Wednesday, August 29, 2007


Trusting yourself and having the confidence to carrying out a task effectively are the key elements of a firemen's life, says a man who has spent the past 26 years in the field.
Timoci Ranavue, 47, is a man of great strength and who is passionate about his work.
He is the one of the three sub-officers in charge at the Suva Fire Station in Walu Bay.
Ranavue likes challenges and taking risks in life because he sees it as a chance to test his skills and capabilities.
He hails from Naselai, Nuku, in Tailevu, saying joining the National Fire Authority as a cadet fireman was his first paid employment.
Ranavue said he was lucky to have been accepted in the team as he had only reached fourth form.
Today, the entry requirement for firemen has been upgraded to a sixth form pass.
"I went up to Form Four at Shridhar Secondary School, in Nausori, and after that was looking after my father's shop in the village," he said.
"I was lucky to be taken in that time because now the system is different," he said.
He joined the Suva Fire Station in 1981 as a probation fireman.
"I was only 21 years then but I was prepared to tackle the great challenges waiting ahead for me.
"This was something I wanted to do because this profession has been in our blood.
"My grandfather was a fire fighter in Nadi, my father was the station officer in Suva and my eldest son, Ilaitia is a fire officer in Nadi.
"It is in our blood and I am proud of it." he said.
"I have followed the footsteps of my ancestors and I am glad that at least one of my sons is in the same field to carry this on," he said.
"It was my dream and I just followed my heart."
Ranavue, who has three sons and a daughter, said he loved his work and looked forward to every day at the fire station.
"My job is to keep everyone together and tell them what to do," he said.
"Teamwork is our biggest strength. Without teamwork nothing will be achieved.
"You just can't work on your own. I prepare the team and give out instructions on what is to be done.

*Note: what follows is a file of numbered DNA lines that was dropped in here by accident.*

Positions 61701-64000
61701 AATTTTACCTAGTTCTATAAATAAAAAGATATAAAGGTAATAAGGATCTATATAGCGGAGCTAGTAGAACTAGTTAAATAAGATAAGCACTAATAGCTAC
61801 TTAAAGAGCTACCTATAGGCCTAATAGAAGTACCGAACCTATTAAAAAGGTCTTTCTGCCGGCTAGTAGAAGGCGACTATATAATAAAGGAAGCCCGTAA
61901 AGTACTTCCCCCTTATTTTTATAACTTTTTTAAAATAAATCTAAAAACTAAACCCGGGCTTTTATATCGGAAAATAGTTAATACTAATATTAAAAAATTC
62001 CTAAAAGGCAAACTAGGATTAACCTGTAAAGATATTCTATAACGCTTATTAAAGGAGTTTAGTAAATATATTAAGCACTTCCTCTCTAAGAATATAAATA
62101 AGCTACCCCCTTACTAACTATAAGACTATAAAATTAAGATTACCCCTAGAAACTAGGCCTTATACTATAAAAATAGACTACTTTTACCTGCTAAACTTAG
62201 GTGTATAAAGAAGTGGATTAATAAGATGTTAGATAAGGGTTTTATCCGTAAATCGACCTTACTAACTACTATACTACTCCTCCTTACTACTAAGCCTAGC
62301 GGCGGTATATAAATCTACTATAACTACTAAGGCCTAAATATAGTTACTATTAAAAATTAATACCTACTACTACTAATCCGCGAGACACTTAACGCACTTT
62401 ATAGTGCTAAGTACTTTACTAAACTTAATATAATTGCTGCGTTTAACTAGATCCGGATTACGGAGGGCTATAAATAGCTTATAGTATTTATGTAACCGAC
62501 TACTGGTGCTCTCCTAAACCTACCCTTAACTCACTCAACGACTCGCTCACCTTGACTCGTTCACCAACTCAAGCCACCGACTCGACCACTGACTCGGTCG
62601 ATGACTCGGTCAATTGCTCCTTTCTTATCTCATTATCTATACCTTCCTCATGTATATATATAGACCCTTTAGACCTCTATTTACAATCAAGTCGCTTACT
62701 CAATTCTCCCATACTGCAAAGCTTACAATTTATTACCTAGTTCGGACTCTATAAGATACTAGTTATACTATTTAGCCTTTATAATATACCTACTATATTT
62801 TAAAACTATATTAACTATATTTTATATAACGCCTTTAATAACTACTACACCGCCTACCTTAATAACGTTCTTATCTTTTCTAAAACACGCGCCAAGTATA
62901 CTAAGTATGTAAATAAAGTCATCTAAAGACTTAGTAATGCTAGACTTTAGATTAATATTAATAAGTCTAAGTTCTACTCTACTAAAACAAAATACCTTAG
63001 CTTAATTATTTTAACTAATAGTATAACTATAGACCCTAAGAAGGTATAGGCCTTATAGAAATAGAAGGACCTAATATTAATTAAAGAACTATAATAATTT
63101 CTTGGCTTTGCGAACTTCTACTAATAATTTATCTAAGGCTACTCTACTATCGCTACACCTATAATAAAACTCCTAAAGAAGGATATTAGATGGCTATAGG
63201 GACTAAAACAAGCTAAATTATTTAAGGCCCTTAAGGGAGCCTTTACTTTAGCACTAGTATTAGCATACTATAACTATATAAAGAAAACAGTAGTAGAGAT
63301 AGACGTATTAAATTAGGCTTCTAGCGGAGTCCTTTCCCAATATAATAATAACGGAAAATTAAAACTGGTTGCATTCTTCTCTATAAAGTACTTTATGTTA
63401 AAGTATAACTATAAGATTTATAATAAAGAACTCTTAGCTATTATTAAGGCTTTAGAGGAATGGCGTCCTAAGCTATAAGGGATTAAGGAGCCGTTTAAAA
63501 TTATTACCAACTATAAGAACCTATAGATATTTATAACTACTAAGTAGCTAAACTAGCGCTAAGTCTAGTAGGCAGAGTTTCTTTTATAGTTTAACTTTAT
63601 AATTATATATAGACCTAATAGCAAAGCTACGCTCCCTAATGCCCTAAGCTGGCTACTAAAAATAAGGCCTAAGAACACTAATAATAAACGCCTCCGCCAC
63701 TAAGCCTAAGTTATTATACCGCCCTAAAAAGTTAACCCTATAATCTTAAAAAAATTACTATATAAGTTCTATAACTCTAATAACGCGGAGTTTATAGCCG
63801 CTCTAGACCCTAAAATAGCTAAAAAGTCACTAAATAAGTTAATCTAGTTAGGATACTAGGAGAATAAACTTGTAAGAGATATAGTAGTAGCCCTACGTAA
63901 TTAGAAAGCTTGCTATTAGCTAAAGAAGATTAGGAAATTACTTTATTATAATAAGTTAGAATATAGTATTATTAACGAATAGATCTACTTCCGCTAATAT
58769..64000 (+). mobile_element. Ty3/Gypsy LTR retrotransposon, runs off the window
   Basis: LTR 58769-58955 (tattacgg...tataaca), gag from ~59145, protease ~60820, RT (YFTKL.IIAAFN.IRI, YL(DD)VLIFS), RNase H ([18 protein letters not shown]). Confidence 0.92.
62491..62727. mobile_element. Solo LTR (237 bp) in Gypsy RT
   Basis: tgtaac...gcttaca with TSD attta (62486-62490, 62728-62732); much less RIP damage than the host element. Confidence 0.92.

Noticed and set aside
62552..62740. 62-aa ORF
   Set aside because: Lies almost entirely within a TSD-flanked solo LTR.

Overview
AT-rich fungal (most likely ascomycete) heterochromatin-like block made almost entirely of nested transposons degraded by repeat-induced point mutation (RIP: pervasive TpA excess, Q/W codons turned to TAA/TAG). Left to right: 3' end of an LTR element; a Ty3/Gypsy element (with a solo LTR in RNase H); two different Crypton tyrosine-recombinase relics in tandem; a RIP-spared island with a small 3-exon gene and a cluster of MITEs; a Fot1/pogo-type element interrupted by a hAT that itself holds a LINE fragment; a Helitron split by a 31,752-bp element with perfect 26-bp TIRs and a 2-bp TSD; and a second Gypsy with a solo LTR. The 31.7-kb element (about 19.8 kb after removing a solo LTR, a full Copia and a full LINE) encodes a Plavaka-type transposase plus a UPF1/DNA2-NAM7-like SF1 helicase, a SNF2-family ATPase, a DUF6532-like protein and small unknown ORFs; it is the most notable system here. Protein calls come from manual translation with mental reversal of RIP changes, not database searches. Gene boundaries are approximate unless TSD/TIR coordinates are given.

"When there is a call for a fire, I have to organise the fire fighters to get ready within a very short period of time, wear our protective clothing and off we go. It is my job to tell them how to react at the scene," he said.
After successfully completing his probation period he became a fireman.
Ranavue was then promoted to senior fireman and after five years became sub-officer in charge of the Suva Fire Station.
This is the position he now holds, supervising 11 senior firemen.
In 2000, he was given the chance to attend a firefighting rescue course in Japan for three months.
In April he was sent to Australia for a week to learn motor vehicle testing.
"I enjoyed going out because I learnt a lot from these two trips. It was an opportunity to learn more about motor vehicle and rope rescue techniques. It built more on my ability and talent," he said.
Many may think a firefighter's job is risky but not Ranavue.
"I don't see it as risky at all. All you need to do is trust yourself and believe in yourself that you can do that particular task. You have to have the confidence that you can handle it and handle it well," he said.
He said there had been great improvements and advancements in the National Fire Authority since he started there.
"There have been new fire stations built in Valelevu, Nausori, Labasa, Levuka and Sigatoka. There is another one about to be built in Nadi.
His advice to young people is simple: "Believe in yourself."

Adapted from Fijitimes Online